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How California Renters Can Help Save Water… And Money

By June 15, 2014April 19th, 2021Apartment Living Hacks
California Water Saving Tips

California has a water problem. That’s not exactly news. Virtually the entire Golden State is now suffering from “severe drought” conditions, with precipitation in many areas now as much as 80 percent below seasonal averages. According to climatologists, this may not be a short-term event, but a “new normal” that could last as long as 200 years.

With freshwater supplies dwindling while California’s population continues to grow, everyone here is being asked to cut down on water consumption. For homeowners, this means replacing thirsty grass lawns with drought-tolerant native plants, sweeping driveways instead of hosing off dirt, and filling in swimming pools.

But what about apartment renters? We don’t have lawns to water, driveways to clean, or private pools to bulldoze. How can we contribute to water conservation in ways that really make a difference?

Even if you live in a basic studio or one-bedroom apartment, there’s plenty you can do to significantly reduce your water consumption. Most of these water-saving tips are easy to do. They don’t require a whole lot of personal sacrifice. In fact, many of these steps will actually end up saving you money!

Here are 11 easy ways for California apartment renters to save water:

In the Bathroom

1. Report leaks or running toilets immediately. If you have leaking faucets or toilets that run, report them immediately to your landlord or building supervisor.  Water that just goes down the drain is water, well, down the drain.

2. Don’t toss solids into the toilet. A toilet isn’t a trash can, so don’t use it as one. If you habitually toss things like cigarette butts, used tissues, or other solid waste into the toilet, you’re wasting up to seven gallons of water with each flush. We’re in a drought. Invest in a wastebasket.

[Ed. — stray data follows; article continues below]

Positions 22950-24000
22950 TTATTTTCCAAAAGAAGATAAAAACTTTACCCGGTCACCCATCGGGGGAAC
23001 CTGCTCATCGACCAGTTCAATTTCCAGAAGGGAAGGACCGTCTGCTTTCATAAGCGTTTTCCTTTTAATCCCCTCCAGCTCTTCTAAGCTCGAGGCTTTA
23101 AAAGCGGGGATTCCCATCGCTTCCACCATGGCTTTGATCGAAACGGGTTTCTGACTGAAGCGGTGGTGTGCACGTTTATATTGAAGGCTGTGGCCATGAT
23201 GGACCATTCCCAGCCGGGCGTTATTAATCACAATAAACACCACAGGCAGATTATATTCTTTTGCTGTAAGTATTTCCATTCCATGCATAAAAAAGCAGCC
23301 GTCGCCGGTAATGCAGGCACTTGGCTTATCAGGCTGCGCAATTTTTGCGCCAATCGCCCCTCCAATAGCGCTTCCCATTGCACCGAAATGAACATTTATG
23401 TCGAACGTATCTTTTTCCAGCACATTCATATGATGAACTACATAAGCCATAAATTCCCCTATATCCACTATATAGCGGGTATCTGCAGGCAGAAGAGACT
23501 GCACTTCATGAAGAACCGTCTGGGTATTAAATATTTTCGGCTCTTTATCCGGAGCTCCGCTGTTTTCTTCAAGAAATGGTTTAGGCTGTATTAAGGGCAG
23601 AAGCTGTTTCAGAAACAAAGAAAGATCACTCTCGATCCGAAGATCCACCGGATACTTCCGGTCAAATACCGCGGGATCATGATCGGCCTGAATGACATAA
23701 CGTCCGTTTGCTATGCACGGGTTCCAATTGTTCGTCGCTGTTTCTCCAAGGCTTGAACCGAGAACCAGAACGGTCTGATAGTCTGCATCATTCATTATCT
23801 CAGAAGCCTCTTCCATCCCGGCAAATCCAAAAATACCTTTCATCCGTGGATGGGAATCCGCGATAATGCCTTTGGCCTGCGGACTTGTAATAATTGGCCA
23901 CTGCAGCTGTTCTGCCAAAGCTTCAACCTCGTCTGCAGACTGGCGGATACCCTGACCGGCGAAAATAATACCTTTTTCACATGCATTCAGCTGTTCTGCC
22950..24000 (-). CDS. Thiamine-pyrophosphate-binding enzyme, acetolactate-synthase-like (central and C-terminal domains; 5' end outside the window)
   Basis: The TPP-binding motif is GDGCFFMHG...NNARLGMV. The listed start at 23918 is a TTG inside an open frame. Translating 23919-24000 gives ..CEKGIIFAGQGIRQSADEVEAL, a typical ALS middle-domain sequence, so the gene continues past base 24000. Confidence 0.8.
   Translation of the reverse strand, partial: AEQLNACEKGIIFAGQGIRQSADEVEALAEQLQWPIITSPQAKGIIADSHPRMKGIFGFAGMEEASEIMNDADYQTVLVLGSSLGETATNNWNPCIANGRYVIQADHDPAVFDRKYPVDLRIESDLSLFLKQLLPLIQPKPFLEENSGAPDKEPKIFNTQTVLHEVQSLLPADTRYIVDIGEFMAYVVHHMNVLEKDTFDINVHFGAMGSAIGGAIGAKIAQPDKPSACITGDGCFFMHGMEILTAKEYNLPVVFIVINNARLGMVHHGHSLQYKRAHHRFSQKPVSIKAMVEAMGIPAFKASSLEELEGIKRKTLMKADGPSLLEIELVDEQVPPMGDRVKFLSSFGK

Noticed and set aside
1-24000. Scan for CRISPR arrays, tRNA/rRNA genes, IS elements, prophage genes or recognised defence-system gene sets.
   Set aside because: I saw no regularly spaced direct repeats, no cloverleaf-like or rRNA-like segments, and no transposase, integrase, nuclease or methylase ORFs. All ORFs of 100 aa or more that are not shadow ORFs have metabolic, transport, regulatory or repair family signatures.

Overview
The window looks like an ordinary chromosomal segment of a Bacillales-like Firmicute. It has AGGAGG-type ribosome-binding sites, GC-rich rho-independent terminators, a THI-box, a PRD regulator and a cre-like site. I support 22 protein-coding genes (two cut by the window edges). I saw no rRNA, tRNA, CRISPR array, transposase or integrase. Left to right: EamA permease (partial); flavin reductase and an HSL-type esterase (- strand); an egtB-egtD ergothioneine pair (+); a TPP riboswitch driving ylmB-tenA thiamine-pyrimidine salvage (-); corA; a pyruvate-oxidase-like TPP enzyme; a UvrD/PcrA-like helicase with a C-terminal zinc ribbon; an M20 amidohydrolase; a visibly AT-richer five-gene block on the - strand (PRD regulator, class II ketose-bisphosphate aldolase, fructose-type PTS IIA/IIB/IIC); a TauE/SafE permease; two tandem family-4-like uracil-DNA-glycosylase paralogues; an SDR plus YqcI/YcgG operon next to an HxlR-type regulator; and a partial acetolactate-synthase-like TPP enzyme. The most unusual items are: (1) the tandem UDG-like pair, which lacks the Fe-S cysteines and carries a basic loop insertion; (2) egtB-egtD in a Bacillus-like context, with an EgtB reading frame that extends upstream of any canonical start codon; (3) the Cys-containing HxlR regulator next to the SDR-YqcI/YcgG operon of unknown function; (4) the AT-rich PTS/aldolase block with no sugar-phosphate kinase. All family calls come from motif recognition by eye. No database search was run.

3. If it’s yellow, let it mellow. And if it’s brown, flush it down. If leaving yellow water standing upsets your delicate sensibilities, just lower the toilet seat. Out of sight, out of mind.

4. Get a low-flow showerhead. Many apartment complexes already install water-saving devices on showerheads and faucets, so check with your landlord before taking this step. If your apartment does not already provide one, a low-flow showerhead that restricts water flow is an easy way to save water.

5. Adjust your toilet flush volume. Again, it’s best to check with your building maintenance or landlord before taking this step. The average toilet uses five to seven gallons of water for each flush. But you often don’t need that much water for an effective flush. Most toilet fill valves can be adjusted to the desired water level for lower flush volume.

6. Get a shower timer. The occasional long, hot shower can be great physical therapy, but you shouldn’t consider your shower a spa. Did you know a four-minute shower uses approximately 10 gallons of water? Investing in a simple shower timer to help you stay conscious of the time can easily cut your water consumption here in half. These digital timers can be calibrated to the flow of your showerhead and also display the amount of water used.

7. Turn off the water when brushing your teeth. Unless you’re warming up the water for subsequent face-washing, there’s no need to run water you’re not using.

In the Kitchen

8. Only run the dishwasher when it’s completely full.  If one section fills up before another, stack the overflow in your sink.

9. Re-use drinking glasses. If you’re using a glass for drinking water, use one glass over the course of a single day instead of putting it in the dishwasher after a single-use. Unlike a glass used for milk or juice, one used for water isn’t going to attract bacteria.

10. Re-use cooking water. Save the water you use to boil or steam pasta. After the water cools, use it to water your indoor plants.

11. Don’t thaw frozen food under running water. Defrost food in the refrigerator instead. Yes, this requires you to think ahead. But planning ahead is what’s going to save us in the long run.

Got some water-saving tips of your own? Share them below.

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